More details and the first public criticism of a proposal to relocate the Utah State Prison emerged during a committee hearing yesterday, where lawmakers were told the project could bring 40,000 jobs and $20 billion in tax revenue over 25 years, says the Salt Lake Tribune. A Senate committee heard from critics, many wearing “No New Prison!” stickers who said it was a “boondoggle” based on financial promises that were unlikely to materialize while benefiting private developers. Jesse Fruthwirth, with the Salt Lake City Prison Divestment Campaign, likened it to an “Obama stimulus plan.”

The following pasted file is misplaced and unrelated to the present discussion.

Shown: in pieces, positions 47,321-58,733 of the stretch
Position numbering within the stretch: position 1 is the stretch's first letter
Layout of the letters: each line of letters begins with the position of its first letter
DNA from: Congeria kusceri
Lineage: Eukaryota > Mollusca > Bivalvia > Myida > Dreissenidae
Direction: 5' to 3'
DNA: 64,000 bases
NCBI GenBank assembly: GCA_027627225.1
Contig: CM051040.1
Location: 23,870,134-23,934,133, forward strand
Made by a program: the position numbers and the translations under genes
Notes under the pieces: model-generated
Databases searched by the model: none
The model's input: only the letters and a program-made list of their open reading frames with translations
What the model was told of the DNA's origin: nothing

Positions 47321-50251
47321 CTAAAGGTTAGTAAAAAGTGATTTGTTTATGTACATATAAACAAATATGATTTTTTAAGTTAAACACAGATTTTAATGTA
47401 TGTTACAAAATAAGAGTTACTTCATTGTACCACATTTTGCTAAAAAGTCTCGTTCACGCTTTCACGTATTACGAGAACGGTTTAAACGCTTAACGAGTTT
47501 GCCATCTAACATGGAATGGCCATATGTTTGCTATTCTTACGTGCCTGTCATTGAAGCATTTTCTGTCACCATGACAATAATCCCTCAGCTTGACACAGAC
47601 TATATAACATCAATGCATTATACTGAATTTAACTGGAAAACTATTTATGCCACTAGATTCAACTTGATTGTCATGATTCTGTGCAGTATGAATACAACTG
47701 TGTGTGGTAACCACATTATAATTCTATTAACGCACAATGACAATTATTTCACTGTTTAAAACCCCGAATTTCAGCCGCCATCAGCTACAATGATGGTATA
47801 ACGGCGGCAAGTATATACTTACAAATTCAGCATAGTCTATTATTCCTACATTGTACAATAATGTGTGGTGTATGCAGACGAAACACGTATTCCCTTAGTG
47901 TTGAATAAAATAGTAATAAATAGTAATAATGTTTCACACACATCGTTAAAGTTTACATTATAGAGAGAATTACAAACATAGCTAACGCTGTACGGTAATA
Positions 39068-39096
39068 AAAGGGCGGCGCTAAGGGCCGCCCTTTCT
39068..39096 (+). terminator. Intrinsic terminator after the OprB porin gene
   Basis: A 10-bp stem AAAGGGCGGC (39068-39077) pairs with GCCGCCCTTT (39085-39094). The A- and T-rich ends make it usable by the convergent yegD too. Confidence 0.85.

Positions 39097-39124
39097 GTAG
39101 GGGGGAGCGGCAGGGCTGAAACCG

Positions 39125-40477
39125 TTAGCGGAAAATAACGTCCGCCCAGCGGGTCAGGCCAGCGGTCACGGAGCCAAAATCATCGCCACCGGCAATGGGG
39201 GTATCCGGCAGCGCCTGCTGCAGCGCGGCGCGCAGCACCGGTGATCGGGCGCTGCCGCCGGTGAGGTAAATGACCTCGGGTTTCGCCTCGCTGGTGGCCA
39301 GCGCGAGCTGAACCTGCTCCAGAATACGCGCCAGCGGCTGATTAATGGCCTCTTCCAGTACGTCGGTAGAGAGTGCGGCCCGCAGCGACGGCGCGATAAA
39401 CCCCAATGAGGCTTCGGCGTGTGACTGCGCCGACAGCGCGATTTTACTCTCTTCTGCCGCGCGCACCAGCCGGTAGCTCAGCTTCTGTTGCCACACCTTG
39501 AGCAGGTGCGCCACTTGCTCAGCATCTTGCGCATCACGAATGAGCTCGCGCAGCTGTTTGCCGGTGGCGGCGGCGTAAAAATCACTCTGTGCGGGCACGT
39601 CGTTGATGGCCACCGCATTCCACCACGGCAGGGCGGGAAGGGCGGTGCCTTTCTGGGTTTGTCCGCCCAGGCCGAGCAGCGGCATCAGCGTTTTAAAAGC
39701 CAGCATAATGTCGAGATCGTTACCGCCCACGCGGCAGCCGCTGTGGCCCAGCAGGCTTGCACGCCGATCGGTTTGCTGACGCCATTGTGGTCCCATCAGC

Sen. Scott Jenkins said the current prison is located at the state's “belly button,” a prime location for commercial development. He said a new prison would cost an estimated $550 million to $600 million — less than suggested previously — and that $17 million to $20 million of that expense would be recouped in reduced labor and other operational costs. A new prison would require 315 fewer employees, he said. The bulk of the funding would come from developing the land. Jenkins said the 690 acres the prison currently occupies is worth $70 million to $90 million, but estimated its value at $140 million once available for development.